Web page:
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RE: Maintaining branches...

From: Stephen Cameron
Subject: RE: Maintaining branches...
Date: Tue, 12 Jun 2001 13:09:01 -0700 (PDT)

Ralph Mack (address@hidden) wrote:

> What I'm reading about branching and merging makes me think that
> a branch-merge pair on CVS is a one-way trip, that once you have
> merged from a branch you can't merge to that branch from the
> updated mainline and then merge back again. Another interpretation
> is that you have to specify your merge "control points" (from, to,
> last common ancestor) manually.
For the first merge, CVS can figure the common ancestor (given only one -j
option.)  For subsequent merges, you don't want it to figure the common
ancestor because if you allow it to, it will re-merge in the changes you
already merged, potetially causing lots of conflicts that you've already
resolved the first time.

The typical sequence is something like:

1st merge:

cvs tag before_merge_1
cvs tag -r from_branch merge_point_1
cvs update -dP -j merge_point_1
(resolve conflicts)
cvs commit -m 'merged up to merge_point_1 from_branch"

2nd merge:

cvs tag before_merge_2
cvs tag from_branch merge_point_2
cvs update -dP -j merge_point_1 -j merge_point_2
(resolve conflicts)
cvs commit -m 'merged up to merge_point_2 from_branch"

> Does CVS branching and merging allow the developer to do the kind
> of rev-up/promote merge pattern that we do routinely with ClearCase?
> If you have to specify all three control points, shouldn't CVS be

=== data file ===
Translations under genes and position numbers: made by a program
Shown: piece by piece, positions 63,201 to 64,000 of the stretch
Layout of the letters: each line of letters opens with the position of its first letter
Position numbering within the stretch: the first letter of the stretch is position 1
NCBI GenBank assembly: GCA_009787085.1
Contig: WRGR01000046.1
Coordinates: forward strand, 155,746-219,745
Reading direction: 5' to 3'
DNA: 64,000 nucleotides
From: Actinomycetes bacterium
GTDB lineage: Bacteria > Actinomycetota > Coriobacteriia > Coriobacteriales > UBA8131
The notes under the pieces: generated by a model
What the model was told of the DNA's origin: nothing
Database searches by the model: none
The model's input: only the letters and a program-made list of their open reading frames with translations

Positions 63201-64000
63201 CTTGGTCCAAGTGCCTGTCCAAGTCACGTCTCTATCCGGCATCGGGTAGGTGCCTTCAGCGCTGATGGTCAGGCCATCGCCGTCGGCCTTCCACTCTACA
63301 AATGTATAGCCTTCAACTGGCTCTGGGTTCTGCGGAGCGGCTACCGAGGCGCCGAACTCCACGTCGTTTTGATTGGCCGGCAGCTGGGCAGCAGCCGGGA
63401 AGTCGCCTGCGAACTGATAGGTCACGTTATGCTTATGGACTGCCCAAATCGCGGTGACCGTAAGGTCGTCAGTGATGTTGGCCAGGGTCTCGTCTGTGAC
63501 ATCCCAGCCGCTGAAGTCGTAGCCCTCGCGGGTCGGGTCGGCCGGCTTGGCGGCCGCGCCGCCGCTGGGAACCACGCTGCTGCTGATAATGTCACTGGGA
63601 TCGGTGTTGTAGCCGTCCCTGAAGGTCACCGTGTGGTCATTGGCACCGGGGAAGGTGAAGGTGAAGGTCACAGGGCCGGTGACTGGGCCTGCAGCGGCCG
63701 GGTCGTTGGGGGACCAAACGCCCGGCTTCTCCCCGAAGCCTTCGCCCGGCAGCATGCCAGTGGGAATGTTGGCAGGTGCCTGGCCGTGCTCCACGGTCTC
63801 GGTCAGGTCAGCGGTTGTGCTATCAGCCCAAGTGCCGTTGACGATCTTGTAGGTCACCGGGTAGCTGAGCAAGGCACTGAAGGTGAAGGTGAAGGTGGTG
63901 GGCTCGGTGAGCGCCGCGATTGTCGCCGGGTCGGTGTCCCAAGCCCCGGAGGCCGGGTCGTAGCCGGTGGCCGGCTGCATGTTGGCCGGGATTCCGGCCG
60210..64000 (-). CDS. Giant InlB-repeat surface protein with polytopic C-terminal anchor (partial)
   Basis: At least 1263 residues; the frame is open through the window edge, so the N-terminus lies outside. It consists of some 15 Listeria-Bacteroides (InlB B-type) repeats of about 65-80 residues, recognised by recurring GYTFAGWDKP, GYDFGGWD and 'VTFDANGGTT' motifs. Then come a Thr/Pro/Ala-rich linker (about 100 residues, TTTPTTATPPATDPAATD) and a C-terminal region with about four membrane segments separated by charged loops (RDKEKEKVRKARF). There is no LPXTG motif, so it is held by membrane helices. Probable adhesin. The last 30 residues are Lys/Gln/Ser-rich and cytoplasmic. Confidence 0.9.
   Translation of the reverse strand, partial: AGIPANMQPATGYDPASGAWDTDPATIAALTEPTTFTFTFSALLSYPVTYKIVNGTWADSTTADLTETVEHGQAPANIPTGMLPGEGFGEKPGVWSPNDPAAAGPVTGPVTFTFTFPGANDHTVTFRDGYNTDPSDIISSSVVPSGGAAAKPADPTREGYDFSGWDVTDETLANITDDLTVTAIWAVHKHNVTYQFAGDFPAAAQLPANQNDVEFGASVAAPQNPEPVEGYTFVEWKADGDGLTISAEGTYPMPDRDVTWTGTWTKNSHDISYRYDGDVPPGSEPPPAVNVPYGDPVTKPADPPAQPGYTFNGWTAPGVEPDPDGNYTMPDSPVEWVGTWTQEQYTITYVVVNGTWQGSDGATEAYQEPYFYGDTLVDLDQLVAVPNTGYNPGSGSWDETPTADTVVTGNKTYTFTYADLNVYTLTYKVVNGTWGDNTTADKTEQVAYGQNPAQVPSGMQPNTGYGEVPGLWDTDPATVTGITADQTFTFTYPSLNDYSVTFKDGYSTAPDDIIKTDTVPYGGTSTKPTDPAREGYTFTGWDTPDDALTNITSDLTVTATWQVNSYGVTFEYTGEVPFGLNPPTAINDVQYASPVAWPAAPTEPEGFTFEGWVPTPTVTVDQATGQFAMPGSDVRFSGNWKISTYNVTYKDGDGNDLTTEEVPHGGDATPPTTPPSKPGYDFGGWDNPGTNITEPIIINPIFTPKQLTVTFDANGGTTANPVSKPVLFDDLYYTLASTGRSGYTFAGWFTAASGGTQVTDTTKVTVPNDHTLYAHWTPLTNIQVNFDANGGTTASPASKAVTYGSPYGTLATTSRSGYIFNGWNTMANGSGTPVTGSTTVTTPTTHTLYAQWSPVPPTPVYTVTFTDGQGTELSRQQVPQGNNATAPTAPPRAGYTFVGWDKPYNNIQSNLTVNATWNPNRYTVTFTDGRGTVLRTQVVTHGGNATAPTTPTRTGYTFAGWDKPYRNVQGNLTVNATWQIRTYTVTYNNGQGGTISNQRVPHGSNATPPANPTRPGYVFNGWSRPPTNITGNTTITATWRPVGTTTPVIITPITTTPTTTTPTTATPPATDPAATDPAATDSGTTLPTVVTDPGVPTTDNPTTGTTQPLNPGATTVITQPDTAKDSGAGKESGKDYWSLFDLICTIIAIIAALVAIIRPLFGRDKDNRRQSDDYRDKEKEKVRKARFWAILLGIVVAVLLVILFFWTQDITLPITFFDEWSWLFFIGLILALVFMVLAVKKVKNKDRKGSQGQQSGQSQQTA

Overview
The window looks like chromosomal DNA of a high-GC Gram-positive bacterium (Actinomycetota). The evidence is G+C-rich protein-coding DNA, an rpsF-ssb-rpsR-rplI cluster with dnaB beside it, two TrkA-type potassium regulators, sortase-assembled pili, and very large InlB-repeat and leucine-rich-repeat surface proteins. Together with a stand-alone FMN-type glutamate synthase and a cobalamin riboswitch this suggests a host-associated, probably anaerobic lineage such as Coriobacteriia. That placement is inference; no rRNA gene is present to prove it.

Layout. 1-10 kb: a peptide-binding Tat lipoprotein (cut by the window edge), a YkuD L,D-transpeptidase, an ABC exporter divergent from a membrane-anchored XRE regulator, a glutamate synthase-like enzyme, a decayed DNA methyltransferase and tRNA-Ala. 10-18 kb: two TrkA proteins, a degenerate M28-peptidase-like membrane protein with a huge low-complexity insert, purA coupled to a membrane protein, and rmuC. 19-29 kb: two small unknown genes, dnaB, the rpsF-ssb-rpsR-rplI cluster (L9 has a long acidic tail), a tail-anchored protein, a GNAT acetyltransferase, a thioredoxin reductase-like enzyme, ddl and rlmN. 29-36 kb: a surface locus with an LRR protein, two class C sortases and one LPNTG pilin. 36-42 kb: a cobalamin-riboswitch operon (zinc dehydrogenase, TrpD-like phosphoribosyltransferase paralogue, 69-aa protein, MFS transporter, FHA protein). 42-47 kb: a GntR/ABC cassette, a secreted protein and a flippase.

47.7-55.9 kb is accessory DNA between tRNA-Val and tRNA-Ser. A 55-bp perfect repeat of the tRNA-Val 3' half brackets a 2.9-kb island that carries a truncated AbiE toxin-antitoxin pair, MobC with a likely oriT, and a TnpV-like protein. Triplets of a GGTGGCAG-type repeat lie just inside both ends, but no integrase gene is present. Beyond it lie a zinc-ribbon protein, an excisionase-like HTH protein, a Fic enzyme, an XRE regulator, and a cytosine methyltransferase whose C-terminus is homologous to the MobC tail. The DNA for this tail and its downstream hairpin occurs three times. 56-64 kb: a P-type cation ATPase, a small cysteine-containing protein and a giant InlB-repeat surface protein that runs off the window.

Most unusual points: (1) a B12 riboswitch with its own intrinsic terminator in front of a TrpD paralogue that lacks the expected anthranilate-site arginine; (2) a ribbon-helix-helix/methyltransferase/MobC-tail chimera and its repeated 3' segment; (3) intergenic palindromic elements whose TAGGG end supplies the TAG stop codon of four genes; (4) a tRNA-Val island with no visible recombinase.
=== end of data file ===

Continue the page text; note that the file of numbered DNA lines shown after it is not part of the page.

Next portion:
> able to figure out the last common ancestor from the merge history?
> Is this another situation complicated by directories not being
> versioned?

There is no merge history.  As far as CVS is concerned, changes commited which
are the result of a merge are indistiguishable from a situation where you just
typed in those same changes again and commited them.  CVS is finished with the
"merge" operation as soon as the "cvs update" command completes.  The
subsequent "commit" is not a merge as far as CVS knows.  CVS's idea of merge
is, I think, pretty similar to:

cvs diff -uN -r abc -r xyz | patch -p0

but with conflicts handled a bit differently 

With that in mind, your process seems a bit extreme, with more than the usual
amount of branching and merging going on, vs. a typical CVS shop...(not that I
know what that really is.)

Note also, there is a subtle implication that a merge using 2 -j options
differs from using just 1 -j option in that with 2 -j options, for files which
are removed between the two tags, that removal is merged in without possibility
of conflict.  This is because for such a merge, CVS can't know that there
really is a common ancestor, or what span of revisions to check for conflicting
changes.  (all it knows is two points... it is very much like running "patch") 
You could be running a reverse merge, for instance, to undo changes, in which
case a common ancestor is nonsense. 

Looking at this more (than I have before) it looks like the code calls
RCS_merge in much the same way whether one or two -j options is given, so,
assuming "cvs update -j rev1 -j ref2", it looks like it takes "rev1" to be the
"common ancestor", when in reality, it may not be a common ancestor at all.  I
think the magic is in "cvs update" finding the common ancestor (with one -j)
and filling it in for "rev1".  So, if RCS_merge is taking rev1 to be the
"common ancestor" and the basis for conflict detection, It kind of seems like
the same logic should apply for file removals too...if you truncated the file
to zero length, that and that would make a conflict, shouldn't deleting it make
a conflict too?  I'm not 100% sure about that.  (Everytime I look at this part
of the code it seems a bit weird.  Sorry to go off on a tangent.)

-- steve

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